Discussing the health risks of formaldehyde gas — a chemical which is used in various building materials –WeWork’s email warns: “Short-term exposure to formaldehyde at elevated levels may cause acute temporary irritation of the nose, throat, and respiratory system, including coughing or wheezing. These effects are typically transient and usually subside after removal of the formaldehyde source.

“Long-term exposure to formaldehyde, such as that experienced by workers in jobs who experience high concentrations over many years, has been associated with certain types of cancers. You can find additional information in this FAQ from the Occupational Safety and Health Administration.”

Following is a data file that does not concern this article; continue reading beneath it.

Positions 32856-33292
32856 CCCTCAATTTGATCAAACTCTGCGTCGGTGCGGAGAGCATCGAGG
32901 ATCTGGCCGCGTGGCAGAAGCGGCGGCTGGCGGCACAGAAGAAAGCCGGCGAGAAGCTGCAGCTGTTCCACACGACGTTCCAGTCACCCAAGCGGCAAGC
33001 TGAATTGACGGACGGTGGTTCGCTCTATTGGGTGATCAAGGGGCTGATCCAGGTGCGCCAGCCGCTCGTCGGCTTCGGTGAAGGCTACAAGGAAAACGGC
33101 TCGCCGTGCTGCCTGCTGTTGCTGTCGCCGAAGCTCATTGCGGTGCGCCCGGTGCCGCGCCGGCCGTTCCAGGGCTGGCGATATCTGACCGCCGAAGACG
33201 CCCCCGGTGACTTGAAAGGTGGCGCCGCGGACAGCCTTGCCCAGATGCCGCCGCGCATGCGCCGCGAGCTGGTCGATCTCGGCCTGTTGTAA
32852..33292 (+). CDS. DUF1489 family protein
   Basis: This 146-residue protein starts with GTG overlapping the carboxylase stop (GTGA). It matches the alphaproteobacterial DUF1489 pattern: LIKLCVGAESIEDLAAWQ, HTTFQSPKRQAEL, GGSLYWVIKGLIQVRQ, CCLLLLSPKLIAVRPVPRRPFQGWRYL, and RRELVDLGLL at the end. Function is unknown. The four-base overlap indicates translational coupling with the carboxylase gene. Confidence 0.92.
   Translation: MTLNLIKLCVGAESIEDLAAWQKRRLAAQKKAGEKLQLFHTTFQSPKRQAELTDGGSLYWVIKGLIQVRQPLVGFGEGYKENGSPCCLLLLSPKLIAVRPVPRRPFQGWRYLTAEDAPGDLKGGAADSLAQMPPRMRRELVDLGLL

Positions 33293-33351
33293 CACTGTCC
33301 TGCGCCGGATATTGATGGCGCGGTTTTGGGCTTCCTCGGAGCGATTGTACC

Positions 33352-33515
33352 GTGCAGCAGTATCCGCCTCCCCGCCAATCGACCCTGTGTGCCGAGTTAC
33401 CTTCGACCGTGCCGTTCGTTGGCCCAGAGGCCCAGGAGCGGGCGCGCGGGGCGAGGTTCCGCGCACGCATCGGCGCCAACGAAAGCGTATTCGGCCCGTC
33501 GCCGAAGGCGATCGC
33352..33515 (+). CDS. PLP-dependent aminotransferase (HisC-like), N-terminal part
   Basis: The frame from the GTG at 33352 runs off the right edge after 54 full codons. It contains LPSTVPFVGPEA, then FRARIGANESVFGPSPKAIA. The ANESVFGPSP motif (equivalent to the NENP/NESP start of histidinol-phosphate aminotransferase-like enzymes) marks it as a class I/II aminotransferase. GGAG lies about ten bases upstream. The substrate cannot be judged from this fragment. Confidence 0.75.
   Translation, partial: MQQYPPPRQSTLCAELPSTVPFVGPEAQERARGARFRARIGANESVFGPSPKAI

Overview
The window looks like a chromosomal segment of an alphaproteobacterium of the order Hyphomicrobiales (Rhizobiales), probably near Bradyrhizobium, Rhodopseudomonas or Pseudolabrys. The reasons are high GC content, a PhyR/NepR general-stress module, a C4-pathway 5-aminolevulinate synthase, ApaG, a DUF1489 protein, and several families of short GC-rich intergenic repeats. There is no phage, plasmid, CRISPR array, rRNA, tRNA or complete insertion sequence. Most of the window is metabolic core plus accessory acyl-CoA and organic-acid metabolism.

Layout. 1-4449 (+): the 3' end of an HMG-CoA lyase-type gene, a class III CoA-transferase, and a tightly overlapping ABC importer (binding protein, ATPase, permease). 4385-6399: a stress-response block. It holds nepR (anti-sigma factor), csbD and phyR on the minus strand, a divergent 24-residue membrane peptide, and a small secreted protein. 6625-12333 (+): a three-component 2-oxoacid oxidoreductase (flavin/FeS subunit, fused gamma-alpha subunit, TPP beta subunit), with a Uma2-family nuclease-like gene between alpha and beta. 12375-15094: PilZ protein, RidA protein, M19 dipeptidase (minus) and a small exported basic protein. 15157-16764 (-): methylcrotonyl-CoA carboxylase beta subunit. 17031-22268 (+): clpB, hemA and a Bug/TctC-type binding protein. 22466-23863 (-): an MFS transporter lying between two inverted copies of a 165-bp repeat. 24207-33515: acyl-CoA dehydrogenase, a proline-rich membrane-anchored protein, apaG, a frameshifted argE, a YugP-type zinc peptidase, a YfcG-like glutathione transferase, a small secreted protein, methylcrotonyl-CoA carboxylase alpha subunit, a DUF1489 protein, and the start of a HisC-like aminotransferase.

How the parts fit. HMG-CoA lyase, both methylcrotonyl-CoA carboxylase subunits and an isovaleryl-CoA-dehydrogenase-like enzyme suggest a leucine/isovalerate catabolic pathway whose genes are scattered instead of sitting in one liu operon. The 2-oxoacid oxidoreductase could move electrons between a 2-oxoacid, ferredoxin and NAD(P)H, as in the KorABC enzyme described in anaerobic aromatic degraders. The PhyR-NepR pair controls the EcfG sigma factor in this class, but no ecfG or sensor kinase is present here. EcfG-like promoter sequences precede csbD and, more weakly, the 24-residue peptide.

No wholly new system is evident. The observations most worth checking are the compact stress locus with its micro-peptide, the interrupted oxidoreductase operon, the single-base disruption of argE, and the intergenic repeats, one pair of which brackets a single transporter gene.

The email encourages any WeWork members with health concerns to contact a doctor.

A tipster who sent us the email reported experiencing a sensation of “burning eyes” after using the booths.

They also said several people in their team had experienced the same issue.

“Some complained that they felt nauseous after spending time inside the booths,” the tipster wrote. “I never felt that, but the burning eyes was 100% there for me several times. Scary stuff.”

Reached for comment, a WeWork spokesperson confirmed the formaldehyde issue, saying it’s taking “a number” of booths out of service at “some” locations in the US and Canada — due to “potentially elevated levels of formaldehyde caused by the manufacturer”.

“The safety and well-being of our members is our top priority, and we are working to remedy this situation as quickly as possible,” it adds in a statement.

It is not clear exactly how many WeWork locations contain affected booths at this point.